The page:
Keep on Truckin'
I earned my driver's licence as a teenager after much studying and practice, and have been driving ever since. In the intervening years, I have had the opportunity to drive a few different car models, but it was only this weekend, 10 years later, that I had my first experience driving a truck.
I enjoy driving as much as any Montrealer can on our cracking pavement and poorly-designed roads. (Most locals notice their mood behind the wheel improves significantly upon leaving the province - goodness knows why!) While I try to take public transportation as much as possible, keeping my driving skills sharp is quite important to me. I may still not quite feel the need to learn to drive standard, but I always like trying new things.
Thus, when my friend Etienne asked me to help him pick up a bed he was getting rid of, I was all too happy to help. I had access to a family member's SUV, which I had used to help friends move before. When Etienne revealed that the bed was a queen-size, however, we realized we had to change the plan.
We arrived at a truck rental service just as they were closing, and the employee graciously set us up with a vehicle. We took the keys, thanked him, and went to meet our truck.
"This is a really big truck," I observed as we took our seats and admired what felt like an aircraft cockpit, where we were the pilots.
"Yeah. I'll bet the bed would fit in one of the smaller ones," Etienne said.
"I'm not so sure. But this really is huge."
"We could ask if they'll give us a smaller truck?"
"I like the sound of that," I replied.
We gathered our things and went back inside to talk to the employee. It was then that we learned that the smaller trucks had already been reserved. It was the big guy or bust.
"You've got this," said my trusted co-pilot as he adjusted the GPS on the dashboard.
I was apprehensive, of course. I had no idea how well the truck would drive, how well it could turn, or how big my blind spots were. Could I even get us out of this parking lot?
I went slowly at first, of course. There was no rear-view mirror, and the side mirrors did not provide a wide field of vision. I soon learned that both pedals were extremely sensitive, and the truck had poor shock absorption, which meant that every bump in the road (and Montreal has many bumps) created a rattling jolt.
Despite this, I acclimated to the truck fairly quickly. Etienne was in charge of the navigation, freeing me to focus on the truck. The rental company was in an industrial area with wide, empty roads, which made it significantly more pleasant to get used to the controls and learn how the truck drove. I drove carefully on the more populated roads, and noticed that other drivers were quite respectful and patient when it came to being around vehicles three times their size. We were even taller than the city buses, giving the impression that we were flying far above the road. Even parking wasn't so bad, as we still managed to find monster-sized spots on a Sunday afternoon.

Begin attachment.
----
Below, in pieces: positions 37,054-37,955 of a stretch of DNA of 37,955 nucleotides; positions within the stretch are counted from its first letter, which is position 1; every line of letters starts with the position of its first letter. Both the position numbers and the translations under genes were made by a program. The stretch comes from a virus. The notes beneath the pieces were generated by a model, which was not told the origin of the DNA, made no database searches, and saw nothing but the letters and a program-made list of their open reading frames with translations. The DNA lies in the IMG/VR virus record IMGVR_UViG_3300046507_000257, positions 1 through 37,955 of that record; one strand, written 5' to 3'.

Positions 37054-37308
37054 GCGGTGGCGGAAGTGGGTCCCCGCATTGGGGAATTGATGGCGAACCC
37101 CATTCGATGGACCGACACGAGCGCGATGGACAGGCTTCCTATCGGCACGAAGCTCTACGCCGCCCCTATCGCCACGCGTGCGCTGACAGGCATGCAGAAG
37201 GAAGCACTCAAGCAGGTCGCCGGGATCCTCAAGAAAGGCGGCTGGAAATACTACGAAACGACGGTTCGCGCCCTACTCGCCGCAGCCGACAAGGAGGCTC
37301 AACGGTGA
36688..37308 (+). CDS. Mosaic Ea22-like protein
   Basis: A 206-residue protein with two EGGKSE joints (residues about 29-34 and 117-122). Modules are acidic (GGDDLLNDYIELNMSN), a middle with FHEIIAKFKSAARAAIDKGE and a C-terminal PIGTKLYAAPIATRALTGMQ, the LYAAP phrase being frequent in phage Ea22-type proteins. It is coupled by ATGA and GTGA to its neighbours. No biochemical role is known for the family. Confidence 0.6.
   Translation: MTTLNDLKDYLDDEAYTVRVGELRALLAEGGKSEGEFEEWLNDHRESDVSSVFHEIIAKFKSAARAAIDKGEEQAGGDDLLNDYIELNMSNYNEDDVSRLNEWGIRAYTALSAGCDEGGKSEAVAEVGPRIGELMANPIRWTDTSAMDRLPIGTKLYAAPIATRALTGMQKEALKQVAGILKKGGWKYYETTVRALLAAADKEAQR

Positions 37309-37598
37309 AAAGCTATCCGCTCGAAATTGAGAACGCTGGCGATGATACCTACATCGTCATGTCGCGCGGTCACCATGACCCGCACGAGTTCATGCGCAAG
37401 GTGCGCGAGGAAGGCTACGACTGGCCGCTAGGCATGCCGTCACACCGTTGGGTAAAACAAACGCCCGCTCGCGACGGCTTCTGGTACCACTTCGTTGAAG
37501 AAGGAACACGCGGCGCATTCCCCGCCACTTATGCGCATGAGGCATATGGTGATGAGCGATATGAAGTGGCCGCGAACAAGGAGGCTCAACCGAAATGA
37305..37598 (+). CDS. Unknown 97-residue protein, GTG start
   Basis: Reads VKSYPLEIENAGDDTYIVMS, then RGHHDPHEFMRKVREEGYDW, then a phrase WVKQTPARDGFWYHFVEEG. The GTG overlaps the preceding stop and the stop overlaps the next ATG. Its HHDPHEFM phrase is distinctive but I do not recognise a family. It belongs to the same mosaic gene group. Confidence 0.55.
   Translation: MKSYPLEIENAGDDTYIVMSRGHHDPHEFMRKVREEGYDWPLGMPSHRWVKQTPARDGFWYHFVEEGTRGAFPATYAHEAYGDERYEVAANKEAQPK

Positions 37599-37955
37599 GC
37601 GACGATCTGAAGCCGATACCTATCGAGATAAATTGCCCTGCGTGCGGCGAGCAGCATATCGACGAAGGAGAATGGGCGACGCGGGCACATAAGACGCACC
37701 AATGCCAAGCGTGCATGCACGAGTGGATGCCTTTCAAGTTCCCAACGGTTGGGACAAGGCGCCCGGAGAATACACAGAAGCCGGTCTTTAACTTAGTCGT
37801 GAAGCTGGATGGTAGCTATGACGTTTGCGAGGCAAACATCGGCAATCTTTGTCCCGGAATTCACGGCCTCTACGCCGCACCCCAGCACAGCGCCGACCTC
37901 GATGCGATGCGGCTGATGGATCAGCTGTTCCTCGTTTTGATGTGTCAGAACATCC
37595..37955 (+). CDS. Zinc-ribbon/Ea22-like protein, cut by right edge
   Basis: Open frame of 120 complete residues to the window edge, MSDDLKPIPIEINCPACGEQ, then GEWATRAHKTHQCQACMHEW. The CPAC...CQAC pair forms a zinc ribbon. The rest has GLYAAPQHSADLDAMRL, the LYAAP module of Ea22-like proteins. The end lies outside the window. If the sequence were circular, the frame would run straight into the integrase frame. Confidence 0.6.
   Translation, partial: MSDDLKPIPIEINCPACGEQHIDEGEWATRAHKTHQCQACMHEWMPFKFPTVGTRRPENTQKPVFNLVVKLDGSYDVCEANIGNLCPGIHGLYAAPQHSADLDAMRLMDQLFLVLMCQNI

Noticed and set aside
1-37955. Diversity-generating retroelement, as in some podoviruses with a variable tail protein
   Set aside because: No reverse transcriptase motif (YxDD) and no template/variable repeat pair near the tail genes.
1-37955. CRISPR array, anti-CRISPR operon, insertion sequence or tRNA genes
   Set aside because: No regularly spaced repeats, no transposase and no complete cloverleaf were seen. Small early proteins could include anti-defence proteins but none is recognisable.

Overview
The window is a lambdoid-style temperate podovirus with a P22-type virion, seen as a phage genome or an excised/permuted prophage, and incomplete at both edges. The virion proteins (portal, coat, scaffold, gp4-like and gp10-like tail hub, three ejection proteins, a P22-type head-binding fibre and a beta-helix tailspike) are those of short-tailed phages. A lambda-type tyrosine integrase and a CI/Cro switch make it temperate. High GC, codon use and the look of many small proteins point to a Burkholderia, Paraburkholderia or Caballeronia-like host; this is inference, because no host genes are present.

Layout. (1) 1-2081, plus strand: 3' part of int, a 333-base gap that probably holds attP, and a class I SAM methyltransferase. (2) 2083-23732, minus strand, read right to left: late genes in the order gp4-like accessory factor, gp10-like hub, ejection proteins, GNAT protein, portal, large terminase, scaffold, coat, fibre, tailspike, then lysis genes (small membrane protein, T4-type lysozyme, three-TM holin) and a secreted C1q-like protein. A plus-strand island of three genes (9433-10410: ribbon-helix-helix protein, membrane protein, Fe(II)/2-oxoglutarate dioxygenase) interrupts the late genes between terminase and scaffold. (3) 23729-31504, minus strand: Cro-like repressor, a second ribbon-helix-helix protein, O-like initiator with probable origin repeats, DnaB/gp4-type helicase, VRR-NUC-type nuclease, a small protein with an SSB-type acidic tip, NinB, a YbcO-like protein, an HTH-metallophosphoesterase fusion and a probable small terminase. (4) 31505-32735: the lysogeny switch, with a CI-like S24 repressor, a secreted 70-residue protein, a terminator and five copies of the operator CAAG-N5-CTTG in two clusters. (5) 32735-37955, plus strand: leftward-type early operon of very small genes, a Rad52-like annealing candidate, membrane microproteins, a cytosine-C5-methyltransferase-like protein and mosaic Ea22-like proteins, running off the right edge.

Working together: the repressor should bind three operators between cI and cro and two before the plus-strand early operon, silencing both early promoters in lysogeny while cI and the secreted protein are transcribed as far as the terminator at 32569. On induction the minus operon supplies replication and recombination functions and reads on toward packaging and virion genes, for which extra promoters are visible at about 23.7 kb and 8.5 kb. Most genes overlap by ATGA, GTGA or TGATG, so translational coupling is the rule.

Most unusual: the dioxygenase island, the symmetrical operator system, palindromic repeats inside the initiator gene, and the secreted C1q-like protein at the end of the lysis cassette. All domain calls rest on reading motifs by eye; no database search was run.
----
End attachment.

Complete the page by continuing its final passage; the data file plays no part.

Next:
The move went without incident. Etienne and I dragged his new queen bed into his third-story apartment, found a place to park the truck overnight, and enjoyed a celebratory dinner. We could finally relax.
The next day, as I picked up Etienne for the drive back to the rental agency, I realized how sad I was that my time with the huge hunk of steel was coming to a close. I had become accustomed to the sensitive gas and brake pedals, acclimated to the truck's dimensions, figured out how best to check my blind spots, and learned how to navigate around all of the significantly smaller cars that seemed to buzz all around me. It was thrilling, and it made me feel powerful and confident.
Alas, all good things must come to an end. We handed off the keys to the rental service employee and went on our merry way. Being back in my sedan made me realize how small I was compared to the larger vehicles around me, and gave me a newfound respect for the truck drivers who work long hours to carefully navigate our narrow streets teeming with tiny, vulnerable cars. Still, I won't soon forget the feeling of owning the road, and flying above it all.